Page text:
Blog: Turning a job rejection into an opportunity

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Turning a job rejection into an opportunity

Humans are wired to take rejection bitterly, and it is natural to feel low once you are not selected for a job, particularly when you think everything went well.
Turning a job rejection into an opportunity

 You spent weeks looking for the perfect job. You made sure your CV was updated. You gave the interview – and then another one. You think the interviews went really well. From what you could decipher, you could get an appointment letter any day now. 

But eventually, the job went to someone else.

Have you ever been in these shoes? If you have, you realise how tough it can get when you’re passed over, and rejected – especially if your means of livelihood and career depend on it. Humans are wired to take rejection bitterly, and it is natural to feel low once you are not selected for a job, particularly when you think everything went well. There might be times when you question your own skill set and capabilities, or brood about how the interview could have gone better. However, it is a humbling thought, that every successful person must have been rejected from someplace at some point – the world is full of such examples, and you have heard them countless times. 

First off, you need to understand that there are several factors that could have been at play for you to be rejected. Now a few of these factors like internal organisational issues, or budget issues are not in your control. Maybe another candidate was referred by an internal employee, or maybe the position was filled internally, changed or cancelled altogether. All these factors have nothing to do with how well your interview went but are integral to the outcome of the process. Additionally, even if you have the required skills or relevant experience, sometimes things like energy level, inquisitiveness, your ability to listen, your behaviour while you are waiting, non-verbal gestures like eye-contact, body language etc. play a spoil-sport.

Once you have ascertained if the reasons could be in the latter category, you need to consciously work towards making them better. But how do you identify this, and turn this otherwise gloomy situation into an opportunity? It’s much simpler than you’d think:

Follow-up

As bizarre as it may sound, calling the interviewer or the manager, or sending them an email AFTER you have been formally rejected is recommended. This step has a two-fold advantage. One, seek feedback as to what could have gone better from you side. If you get direct advice to work on a certain skill, it will help you be focussed and prepare you better for your next interview. Two, a majority of candidates do not take this information well, and do not reply or reply curtly. Your professional reply will not only make you stand out, but open door for future opportunities. But what should you say during the conversation or in the email? Begin with a thank you, and be understanding of the situation, but reiterate your reasons to work for the particular organisation subtly, get feedback, and enquire about similar roles in other departments or if there is a scope in the near future. You might just get referred to a new interview or a different department in the organisation. You will be surprised to see the effectiveness of such simple steps, and you can look at experts talking about its importance and success here and here.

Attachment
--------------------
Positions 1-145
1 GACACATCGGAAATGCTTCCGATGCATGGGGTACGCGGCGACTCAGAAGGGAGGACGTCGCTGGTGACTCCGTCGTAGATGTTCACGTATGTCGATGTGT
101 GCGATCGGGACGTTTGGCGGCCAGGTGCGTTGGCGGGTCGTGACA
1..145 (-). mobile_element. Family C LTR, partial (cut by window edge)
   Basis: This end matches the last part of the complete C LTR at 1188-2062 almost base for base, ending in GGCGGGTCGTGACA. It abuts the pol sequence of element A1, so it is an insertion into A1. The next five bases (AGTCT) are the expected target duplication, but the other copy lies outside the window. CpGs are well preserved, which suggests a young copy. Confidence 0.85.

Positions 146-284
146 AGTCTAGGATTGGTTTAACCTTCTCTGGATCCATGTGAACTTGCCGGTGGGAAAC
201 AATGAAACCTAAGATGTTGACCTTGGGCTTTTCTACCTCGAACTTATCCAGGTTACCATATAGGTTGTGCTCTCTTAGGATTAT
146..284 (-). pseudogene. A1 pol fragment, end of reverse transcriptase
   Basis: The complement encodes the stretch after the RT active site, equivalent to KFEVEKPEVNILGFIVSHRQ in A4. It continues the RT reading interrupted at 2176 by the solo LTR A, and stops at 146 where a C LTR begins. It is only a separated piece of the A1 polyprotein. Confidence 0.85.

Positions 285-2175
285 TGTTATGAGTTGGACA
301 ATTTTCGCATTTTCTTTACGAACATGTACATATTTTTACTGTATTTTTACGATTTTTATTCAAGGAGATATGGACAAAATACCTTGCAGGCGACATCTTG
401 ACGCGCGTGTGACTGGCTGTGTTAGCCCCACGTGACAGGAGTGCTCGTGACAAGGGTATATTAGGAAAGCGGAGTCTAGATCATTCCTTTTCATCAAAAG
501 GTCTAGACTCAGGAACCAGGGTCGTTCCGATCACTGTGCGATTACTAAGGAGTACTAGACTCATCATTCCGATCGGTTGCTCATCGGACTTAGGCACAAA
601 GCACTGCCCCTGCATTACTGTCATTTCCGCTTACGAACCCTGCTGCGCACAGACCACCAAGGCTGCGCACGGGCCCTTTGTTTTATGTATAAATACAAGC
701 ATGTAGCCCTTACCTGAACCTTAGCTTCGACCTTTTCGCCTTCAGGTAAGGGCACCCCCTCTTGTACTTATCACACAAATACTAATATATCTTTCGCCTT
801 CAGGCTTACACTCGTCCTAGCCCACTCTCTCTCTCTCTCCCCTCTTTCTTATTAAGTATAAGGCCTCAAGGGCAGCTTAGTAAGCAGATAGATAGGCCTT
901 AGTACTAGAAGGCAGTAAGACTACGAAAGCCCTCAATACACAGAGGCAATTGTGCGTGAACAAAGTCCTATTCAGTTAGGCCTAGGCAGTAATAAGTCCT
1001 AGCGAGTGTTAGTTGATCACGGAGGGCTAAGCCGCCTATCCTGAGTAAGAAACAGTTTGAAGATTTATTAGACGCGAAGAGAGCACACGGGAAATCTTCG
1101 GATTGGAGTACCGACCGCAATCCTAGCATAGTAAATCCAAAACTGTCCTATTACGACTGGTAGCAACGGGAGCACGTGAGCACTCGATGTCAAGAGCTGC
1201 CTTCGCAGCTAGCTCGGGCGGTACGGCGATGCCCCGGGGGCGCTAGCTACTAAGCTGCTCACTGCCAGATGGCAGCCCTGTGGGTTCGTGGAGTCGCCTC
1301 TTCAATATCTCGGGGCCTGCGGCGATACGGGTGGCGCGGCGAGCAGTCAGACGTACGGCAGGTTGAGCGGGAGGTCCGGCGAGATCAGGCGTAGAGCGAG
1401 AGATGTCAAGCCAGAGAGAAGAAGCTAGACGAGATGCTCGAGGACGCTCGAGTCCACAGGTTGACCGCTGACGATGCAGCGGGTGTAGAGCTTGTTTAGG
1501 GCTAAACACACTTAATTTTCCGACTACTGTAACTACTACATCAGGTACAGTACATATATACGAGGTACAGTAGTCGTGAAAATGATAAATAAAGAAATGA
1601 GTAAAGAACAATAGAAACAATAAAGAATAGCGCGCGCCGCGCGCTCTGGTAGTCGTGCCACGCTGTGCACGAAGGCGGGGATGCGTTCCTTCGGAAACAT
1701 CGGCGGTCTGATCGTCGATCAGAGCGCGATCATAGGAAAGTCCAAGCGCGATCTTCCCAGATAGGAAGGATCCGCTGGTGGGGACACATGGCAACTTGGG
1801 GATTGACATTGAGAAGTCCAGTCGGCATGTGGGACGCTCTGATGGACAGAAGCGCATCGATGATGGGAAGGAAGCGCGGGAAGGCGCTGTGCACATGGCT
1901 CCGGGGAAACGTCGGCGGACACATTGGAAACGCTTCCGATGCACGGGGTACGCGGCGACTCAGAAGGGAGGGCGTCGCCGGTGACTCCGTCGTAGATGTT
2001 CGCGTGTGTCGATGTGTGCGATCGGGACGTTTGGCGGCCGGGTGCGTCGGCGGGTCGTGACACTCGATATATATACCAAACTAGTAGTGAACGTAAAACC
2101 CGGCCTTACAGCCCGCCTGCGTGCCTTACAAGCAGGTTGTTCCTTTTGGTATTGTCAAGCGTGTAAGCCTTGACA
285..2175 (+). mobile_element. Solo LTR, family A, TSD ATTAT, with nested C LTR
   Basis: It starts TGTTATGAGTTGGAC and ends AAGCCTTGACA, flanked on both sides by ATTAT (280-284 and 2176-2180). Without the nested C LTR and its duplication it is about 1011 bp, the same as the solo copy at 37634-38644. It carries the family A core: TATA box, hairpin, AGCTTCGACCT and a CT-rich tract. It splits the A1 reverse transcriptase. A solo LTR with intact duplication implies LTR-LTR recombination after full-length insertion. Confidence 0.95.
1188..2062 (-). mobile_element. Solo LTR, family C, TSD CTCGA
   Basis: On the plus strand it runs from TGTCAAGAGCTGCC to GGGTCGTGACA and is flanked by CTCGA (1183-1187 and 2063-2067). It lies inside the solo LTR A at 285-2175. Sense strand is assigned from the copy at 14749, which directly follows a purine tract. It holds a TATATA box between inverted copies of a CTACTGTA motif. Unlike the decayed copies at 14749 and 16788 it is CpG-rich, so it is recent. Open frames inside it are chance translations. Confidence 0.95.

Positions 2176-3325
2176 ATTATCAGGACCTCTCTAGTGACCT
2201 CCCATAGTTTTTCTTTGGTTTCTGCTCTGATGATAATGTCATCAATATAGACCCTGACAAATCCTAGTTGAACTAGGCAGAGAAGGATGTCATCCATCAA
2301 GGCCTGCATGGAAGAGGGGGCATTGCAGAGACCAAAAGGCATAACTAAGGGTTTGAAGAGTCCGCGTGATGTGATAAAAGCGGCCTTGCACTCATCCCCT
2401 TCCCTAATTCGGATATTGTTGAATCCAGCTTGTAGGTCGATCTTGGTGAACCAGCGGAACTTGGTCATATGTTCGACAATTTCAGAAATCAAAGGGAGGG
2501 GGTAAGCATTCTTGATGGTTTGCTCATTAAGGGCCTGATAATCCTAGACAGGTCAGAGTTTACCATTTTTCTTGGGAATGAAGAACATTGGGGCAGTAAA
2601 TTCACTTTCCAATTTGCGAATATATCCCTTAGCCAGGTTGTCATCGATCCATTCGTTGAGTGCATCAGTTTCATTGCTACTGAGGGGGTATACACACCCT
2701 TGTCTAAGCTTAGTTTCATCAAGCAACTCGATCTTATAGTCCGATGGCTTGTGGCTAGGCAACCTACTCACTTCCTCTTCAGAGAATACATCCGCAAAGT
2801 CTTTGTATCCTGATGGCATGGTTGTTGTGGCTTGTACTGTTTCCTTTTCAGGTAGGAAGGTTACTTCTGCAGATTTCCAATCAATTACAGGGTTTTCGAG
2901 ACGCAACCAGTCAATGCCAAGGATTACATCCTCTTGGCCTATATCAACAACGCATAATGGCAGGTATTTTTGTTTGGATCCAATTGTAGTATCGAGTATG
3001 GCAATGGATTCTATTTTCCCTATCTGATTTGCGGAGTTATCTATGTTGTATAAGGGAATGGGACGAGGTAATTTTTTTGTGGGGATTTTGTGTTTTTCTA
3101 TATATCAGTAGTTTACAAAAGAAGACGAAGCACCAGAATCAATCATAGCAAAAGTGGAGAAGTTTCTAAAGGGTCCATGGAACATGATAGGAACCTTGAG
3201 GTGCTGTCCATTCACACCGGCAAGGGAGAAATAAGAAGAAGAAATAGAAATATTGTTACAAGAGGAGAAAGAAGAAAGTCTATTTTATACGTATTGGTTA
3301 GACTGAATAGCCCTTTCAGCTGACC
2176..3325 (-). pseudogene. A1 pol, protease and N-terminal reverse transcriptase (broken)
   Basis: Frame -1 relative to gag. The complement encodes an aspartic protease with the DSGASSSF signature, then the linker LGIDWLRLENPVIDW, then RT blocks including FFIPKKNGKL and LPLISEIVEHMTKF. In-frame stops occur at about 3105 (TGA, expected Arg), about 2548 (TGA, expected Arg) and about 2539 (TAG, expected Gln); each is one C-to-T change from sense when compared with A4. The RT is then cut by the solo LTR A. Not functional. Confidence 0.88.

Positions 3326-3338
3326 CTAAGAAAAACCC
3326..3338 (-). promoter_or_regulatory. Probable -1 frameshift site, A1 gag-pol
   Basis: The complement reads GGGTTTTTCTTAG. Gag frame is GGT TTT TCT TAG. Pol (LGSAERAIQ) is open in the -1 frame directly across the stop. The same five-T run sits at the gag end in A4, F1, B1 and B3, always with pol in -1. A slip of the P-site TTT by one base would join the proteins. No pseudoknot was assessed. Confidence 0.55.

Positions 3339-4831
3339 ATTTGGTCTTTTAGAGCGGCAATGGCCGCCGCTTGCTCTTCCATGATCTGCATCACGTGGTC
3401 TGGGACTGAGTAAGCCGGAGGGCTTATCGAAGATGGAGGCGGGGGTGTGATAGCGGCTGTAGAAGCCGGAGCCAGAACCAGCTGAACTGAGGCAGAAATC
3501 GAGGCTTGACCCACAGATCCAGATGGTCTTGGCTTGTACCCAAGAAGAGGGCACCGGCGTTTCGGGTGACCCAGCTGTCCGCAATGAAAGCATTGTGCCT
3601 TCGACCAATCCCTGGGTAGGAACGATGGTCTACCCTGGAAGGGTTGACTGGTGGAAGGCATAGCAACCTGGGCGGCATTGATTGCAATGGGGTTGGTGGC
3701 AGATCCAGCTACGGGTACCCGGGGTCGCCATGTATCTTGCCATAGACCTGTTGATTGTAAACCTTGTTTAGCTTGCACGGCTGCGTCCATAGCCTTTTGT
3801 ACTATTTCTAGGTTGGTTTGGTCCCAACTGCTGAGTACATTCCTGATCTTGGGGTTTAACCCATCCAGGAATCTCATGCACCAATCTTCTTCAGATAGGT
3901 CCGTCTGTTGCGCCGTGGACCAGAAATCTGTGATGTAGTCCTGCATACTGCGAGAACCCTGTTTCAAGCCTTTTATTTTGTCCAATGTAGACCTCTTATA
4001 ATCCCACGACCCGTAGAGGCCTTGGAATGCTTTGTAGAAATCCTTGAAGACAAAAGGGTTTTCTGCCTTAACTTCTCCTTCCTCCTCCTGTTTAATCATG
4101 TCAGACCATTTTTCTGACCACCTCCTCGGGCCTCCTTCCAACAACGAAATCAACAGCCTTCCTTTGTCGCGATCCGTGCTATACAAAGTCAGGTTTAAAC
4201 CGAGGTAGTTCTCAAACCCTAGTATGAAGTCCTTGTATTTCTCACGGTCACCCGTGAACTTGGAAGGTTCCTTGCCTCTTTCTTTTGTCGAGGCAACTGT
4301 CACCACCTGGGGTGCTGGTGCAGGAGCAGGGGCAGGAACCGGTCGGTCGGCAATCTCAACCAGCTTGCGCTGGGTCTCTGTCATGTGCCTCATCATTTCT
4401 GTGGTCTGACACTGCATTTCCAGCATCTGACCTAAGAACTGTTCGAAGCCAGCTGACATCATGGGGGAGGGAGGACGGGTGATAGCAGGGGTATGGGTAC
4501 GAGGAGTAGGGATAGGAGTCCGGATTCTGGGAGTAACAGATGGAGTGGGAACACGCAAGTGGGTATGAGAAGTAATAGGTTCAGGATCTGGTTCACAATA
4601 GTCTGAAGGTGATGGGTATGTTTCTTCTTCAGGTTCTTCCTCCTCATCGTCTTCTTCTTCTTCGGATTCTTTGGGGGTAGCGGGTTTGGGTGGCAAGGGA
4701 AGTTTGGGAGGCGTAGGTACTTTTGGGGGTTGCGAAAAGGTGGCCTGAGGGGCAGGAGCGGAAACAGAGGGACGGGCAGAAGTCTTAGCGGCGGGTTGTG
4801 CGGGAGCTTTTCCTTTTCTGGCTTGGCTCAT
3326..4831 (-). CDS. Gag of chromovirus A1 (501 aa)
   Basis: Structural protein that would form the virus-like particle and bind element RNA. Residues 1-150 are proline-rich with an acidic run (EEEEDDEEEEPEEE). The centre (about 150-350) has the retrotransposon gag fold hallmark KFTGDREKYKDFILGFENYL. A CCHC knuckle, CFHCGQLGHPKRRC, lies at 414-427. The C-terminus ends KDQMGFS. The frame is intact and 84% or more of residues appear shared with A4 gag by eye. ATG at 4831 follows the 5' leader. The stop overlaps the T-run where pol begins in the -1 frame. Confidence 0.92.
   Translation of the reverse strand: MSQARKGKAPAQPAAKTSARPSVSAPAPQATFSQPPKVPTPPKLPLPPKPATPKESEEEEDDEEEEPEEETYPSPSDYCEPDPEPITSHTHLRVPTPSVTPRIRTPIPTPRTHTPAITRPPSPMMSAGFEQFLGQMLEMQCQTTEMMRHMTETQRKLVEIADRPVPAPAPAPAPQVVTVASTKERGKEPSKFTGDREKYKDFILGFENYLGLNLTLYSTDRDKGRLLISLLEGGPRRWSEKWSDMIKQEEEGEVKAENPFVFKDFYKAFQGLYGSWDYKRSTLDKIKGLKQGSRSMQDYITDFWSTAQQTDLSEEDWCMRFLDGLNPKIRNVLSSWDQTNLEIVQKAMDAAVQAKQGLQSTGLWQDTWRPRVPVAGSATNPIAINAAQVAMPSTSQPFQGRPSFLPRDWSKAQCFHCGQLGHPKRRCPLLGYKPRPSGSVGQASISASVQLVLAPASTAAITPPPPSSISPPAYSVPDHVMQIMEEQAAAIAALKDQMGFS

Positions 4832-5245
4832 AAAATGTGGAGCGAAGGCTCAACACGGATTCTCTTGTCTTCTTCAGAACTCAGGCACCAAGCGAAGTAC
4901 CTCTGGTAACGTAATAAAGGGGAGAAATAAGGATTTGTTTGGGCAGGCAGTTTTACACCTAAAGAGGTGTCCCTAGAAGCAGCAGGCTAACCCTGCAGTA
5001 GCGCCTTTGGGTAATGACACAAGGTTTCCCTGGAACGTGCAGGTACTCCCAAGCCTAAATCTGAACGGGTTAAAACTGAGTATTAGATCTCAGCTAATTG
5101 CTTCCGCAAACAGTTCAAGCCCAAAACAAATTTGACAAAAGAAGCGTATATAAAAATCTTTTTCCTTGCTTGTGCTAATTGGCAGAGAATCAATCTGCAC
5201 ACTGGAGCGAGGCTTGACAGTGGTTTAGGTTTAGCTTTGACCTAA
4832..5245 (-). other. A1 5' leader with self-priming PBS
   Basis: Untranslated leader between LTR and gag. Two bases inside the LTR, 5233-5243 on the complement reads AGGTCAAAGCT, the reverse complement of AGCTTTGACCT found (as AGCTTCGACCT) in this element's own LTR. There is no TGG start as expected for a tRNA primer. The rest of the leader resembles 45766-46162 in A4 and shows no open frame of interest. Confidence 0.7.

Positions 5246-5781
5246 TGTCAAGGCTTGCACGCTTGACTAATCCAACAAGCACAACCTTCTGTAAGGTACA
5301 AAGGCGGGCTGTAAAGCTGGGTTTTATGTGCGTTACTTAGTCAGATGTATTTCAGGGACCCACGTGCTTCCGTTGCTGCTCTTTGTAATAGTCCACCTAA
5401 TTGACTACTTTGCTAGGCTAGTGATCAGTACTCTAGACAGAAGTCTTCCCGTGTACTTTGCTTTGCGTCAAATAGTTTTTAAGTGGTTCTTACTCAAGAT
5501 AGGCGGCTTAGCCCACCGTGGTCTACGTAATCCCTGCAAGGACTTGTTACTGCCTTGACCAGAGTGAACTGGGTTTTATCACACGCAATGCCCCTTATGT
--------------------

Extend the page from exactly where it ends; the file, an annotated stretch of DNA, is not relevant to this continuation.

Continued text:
One trick to keep you motivated

The job market isn’t very kind these days (or ever?), and chances are you might have to go through several rejections before actually being selected for a job. Remaining positive and upbeat during this process takes effort and focus. The writer of this article came across a wonderful, and simple strategy to ensure that the spirits remain high and the pressure of being selected doesn’t becoming daunting and overshadowing. The idea is to ensure that you do not see a rejection as a proof that you are doing it all wrong. On a sheet of paper, write, or print the word ‘NO’ a hundred times. Each time you are rejected or ignored, you cross off a ‘No’. Each ‘No’ that you cross off will bring you one step closer to ‘YES’, and it will help you remind that ‘No’ isn’t really the end. Testimonies of people who say that this helps as a reminder to not give up, attest to its success – even if on a small and subconscious level.

At the end of the day, the decision is entirely in your hands. Sometimes, just sometimes, not getting what you want works out wonderfully in your favour, and you move onto better and bigger things – only if you look at the rejection as an opportunity, and not a failure. You can choose to ponder as much as you want, and repeat the cycle of rejection without making any change and get increasingly frustrated with the same result, or spend some time introspecting, and making yourself better and getting back in the game every time you are knocked down. Everybody will react to rejection and disappointment in different ways, but what is important to remember is after the temporary setback, and essential feeling blue for a short period of time, you must dust yourself off, and move onto the next step, for there is only one direction to look towards: forward. 

How did you deal with your job rejection? Let us know!

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Topics: Watercooler, Recruitment, #Jobs

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